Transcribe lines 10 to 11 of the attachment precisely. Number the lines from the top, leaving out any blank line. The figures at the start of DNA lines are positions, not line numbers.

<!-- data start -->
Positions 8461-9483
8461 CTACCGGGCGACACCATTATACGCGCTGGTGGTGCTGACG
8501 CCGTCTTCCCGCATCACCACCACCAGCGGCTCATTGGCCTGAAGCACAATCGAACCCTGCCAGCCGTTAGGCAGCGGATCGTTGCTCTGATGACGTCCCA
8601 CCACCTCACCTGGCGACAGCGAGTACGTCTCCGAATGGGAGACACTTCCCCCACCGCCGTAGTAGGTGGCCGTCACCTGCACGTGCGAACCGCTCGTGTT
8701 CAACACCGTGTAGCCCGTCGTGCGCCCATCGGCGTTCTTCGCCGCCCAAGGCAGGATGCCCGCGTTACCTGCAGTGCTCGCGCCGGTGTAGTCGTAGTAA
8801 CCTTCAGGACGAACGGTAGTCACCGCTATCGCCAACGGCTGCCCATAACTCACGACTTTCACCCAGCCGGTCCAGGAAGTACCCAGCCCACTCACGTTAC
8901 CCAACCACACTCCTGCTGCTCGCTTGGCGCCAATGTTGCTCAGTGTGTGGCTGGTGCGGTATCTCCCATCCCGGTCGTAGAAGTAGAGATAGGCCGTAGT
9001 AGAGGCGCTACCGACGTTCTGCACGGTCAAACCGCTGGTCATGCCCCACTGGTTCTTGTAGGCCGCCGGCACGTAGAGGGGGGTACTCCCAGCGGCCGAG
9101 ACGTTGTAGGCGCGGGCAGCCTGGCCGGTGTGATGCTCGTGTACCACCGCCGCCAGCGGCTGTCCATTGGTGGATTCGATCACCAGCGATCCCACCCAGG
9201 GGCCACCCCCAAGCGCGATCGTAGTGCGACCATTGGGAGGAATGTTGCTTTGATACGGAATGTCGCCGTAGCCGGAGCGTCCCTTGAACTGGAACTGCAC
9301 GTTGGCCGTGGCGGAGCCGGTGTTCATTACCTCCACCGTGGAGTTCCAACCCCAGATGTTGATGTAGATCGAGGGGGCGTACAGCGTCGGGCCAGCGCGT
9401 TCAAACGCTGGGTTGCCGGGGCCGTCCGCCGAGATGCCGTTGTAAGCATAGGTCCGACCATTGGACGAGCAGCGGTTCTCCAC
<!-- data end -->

9201 GGCCACCCCCAAGCGCGATCGTAGTGCGACCATTGGGAGGAATGTTGCTTTGATACGGAATGTCGCCGTAGCCGGAGCGTCCCTTGAACTGGAACTGCAC
9301 GTTGGCCGTGGCGGAGCCGGTGTTCATTACCTCCACCGTGGAGTTCCAACCCCAGATGTTGATGTAGATCGAGGGGGCGTACAGCGTCGGGCCAGCGCGT